by Jinx (copied with permission from http://home.clear.net.nz/pages/joecolquitt/stepper_as_encoder.html)
A stepper motor can be used as an encoder. As the rotor is turned, its movement past
the coils induces a voltage in them. Much as the motor is driven by energising the coils
in a particular sequence or pattern, so the induced voltages appear when the motor is
used as a generator
Background reading - Jones On Stepper Motors
These voltages can be used as a measure of step direction and rotational speed
The waveform from a stepper coil is poorly-defined at low speed and single-stepping
However, by slightly energising the coils, the waveform can be dramatically improved
This picture shows the difference. Traces are on the same voltage scale
(Note - the waveforms were captured using the computer's soundcard)
'Unenergised' - the voltage measured is from simply turning the rotor. Step pulses are there
'Energised' - approximately 6mA of DC is passed through one coil of a bipolar motor. The
pulses are what appear on the other. Previously hidden amongst the noise, they are now clear.
Additionally, the energising introduces an amount of cogging or detent, ie the rotor is less
free-running. This enhances the stepping 'feel' and helps produces sharper and higher pulses
by momentarily causing an increase in speed of the rotor as it passes the pole
Taking this further, both coils are energised with a few mA of current
Each step of the rotor produces a voltage, as shown, measured at 'X1' or X2. Note that, as
mentioned above re sequencing, the voltage produced at X2 will follow or precede that at X1,
depending on which way the rotor is turning. '60ms' will decrease as the turning speed increases
and is just an example at a step rate of about 2Hz
If X1 and X2 are taken to a comparator, the trimpot is set for a normally high output that
goes low when the input on the -ve pin goes above that on the +ve pin. The result is a logic-
level quadrature signal that can be interpreted by a micro. The time difference between leading
edges of A and B pulses can be as low as a few hundred microseconds or as high as several
milliseconds, depending on rotational speed and effectiveness of the motor as a generator.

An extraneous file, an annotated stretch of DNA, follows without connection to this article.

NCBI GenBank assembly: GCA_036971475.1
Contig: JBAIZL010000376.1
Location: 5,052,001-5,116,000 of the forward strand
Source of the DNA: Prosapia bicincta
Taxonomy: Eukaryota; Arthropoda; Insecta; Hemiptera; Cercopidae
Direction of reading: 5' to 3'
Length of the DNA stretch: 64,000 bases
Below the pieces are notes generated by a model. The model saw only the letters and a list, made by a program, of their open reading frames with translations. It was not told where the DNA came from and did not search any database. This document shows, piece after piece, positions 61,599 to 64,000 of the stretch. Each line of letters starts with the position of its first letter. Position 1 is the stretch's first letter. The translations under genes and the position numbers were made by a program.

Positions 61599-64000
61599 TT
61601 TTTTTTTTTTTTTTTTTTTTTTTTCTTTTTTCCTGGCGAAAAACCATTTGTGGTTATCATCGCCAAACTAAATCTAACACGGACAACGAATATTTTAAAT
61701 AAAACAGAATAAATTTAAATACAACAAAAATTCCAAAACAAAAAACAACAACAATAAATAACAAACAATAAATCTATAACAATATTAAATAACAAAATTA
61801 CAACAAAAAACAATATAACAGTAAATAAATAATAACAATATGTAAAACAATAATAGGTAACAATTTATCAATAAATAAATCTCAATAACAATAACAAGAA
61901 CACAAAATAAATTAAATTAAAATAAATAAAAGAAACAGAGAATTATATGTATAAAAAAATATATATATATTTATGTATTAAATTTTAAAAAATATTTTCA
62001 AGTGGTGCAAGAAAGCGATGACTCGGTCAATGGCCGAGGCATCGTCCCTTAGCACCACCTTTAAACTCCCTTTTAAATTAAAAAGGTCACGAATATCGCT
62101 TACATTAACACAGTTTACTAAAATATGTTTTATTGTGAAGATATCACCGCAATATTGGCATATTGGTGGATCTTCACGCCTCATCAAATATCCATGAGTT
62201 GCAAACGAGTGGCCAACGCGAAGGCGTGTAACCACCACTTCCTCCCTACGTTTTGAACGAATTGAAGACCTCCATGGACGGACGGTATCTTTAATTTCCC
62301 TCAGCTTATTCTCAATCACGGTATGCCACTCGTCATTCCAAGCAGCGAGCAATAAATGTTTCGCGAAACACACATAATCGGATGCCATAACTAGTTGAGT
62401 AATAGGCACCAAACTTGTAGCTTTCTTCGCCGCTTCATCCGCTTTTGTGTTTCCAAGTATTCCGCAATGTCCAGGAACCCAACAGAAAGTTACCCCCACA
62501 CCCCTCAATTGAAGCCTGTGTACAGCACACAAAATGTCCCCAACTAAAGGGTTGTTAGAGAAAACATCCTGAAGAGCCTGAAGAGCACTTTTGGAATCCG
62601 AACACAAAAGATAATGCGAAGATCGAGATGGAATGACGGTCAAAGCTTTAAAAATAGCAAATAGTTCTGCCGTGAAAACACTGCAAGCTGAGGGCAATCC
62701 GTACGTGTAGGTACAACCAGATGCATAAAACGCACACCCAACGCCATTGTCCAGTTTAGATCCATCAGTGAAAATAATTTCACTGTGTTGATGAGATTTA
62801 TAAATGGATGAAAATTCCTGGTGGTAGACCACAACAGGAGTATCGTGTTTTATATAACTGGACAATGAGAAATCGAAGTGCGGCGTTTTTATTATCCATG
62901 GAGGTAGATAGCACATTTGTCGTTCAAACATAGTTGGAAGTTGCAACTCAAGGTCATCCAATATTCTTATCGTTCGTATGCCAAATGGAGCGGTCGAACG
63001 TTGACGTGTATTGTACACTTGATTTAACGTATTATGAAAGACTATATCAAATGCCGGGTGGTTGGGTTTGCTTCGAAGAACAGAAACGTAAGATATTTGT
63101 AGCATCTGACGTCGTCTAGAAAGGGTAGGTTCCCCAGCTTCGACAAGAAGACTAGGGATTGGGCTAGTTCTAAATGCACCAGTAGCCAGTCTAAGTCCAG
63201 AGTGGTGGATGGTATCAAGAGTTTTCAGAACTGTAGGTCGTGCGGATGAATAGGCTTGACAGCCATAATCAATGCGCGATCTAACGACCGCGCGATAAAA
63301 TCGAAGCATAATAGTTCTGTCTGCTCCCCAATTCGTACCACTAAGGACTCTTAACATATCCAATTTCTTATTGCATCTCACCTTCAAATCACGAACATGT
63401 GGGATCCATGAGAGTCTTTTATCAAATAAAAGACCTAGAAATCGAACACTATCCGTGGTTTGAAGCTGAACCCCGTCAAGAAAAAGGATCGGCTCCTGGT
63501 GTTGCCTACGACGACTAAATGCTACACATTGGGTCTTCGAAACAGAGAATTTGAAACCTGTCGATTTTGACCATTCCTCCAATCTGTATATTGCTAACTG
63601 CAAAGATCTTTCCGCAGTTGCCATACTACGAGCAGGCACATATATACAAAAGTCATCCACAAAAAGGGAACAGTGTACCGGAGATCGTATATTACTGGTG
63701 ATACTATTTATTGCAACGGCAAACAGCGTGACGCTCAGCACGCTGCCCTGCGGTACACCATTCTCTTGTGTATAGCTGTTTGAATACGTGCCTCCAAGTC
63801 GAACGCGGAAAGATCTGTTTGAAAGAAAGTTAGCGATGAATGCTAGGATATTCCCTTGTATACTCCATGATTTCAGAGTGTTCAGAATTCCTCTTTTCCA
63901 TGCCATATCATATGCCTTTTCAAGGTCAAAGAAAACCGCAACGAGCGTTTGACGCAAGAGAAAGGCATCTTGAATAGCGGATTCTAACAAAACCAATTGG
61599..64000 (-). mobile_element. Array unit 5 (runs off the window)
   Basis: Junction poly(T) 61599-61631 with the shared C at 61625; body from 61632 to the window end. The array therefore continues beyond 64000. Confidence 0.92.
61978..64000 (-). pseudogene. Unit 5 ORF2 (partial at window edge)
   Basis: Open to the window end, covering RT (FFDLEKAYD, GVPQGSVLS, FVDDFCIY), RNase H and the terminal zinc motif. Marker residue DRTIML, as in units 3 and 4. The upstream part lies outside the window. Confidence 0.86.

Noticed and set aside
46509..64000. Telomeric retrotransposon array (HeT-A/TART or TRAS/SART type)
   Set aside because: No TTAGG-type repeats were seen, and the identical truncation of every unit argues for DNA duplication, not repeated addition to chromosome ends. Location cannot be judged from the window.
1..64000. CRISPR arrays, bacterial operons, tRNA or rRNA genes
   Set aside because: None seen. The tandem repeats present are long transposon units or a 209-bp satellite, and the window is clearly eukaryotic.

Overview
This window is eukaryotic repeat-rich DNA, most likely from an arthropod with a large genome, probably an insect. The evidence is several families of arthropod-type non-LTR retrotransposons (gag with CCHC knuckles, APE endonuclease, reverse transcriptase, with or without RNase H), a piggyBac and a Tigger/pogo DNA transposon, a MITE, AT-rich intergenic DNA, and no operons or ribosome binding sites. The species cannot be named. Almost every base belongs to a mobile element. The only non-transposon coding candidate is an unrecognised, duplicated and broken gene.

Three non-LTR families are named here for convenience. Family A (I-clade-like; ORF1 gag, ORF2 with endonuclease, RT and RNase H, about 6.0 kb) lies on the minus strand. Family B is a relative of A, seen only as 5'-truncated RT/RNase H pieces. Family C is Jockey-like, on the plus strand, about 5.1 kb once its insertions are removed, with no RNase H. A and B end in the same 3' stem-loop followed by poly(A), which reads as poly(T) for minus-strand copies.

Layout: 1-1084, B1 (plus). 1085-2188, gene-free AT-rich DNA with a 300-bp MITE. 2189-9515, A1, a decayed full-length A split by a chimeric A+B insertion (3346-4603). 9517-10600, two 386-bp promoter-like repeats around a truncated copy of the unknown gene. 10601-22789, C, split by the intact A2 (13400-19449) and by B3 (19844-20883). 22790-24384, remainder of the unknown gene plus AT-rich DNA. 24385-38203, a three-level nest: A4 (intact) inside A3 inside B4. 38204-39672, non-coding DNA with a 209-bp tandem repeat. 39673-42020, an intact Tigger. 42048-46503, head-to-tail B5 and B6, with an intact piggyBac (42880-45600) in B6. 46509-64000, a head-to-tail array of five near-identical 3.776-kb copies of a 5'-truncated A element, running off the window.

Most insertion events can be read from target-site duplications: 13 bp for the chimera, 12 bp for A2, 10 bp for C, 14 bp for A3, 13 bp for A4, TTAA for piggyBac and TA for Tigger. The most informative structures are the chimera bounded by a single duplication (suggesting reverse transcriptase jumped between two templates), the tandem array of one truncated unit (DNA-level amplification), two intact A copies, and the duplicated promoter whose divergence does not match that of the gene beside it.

Alternatively, the voltages at X1 and X2 can be measured directly by a micro's ADC or internal
In Fig1, A and B are taken to inputs which are polled, as program flow has time for. If speed
measurement is important, then a more immediate reaction to a new pulse may be desirable.
An interrupt can be enabled to do this. For micros with just one INT pin, the diode OR-ing
of Fig2 will cause an interrupt - or at least INT0IF to be set - on either A or B going high
or low (INTEDG sets the polarity-change trigger). The two pins can then be examined to find
which caused the interrupt, that one being the leading pulse. A pull down is required to stop
INT0 floating high when the comparator goes low. >10k should work. Micros with more
than one INT can use Fig3. Speed is measured by timing the interval between pulses on the A
or B line
10k is not an overly high source impedance, and pulse detection is the goal rather than
accurate measurement of the voltage produced. A buffer/amplifier of Fig4 could be used,
or the 10k resistors reduced. With this particular motor, a 1k resistor results in an X1/X2
voltage of around 1V, which is still adequate for reliable processing.
Fig5 shows how the X1/X2 analogue voltages are converted to logic. This arrangement
will invert the signal. ie the collector of the transistor will be normally high and go low
when the transistor turns on with a sufficient voltage on its base. In Fig6, voltages may
be high enough to meet the Vin threshold of some logic families.
The technique has been tested on many types of stepper motor and works well. The user needs
to consider the coil resistance and voltage rating. For example, one motor tried was a 24V, 7.5
degree unipolar with centre-tapped 190 ohm coils. To get performance similar to that above, a
12V supply was needed. However, this was with the 680 ohm resistors. With lower resistors,
5V would work. The point being that much of the above circuits and software to interpret the
signals and voltages can be customised to suit any particular motor or application
M. Adam Davis for suggesting energisation - Micro Basics
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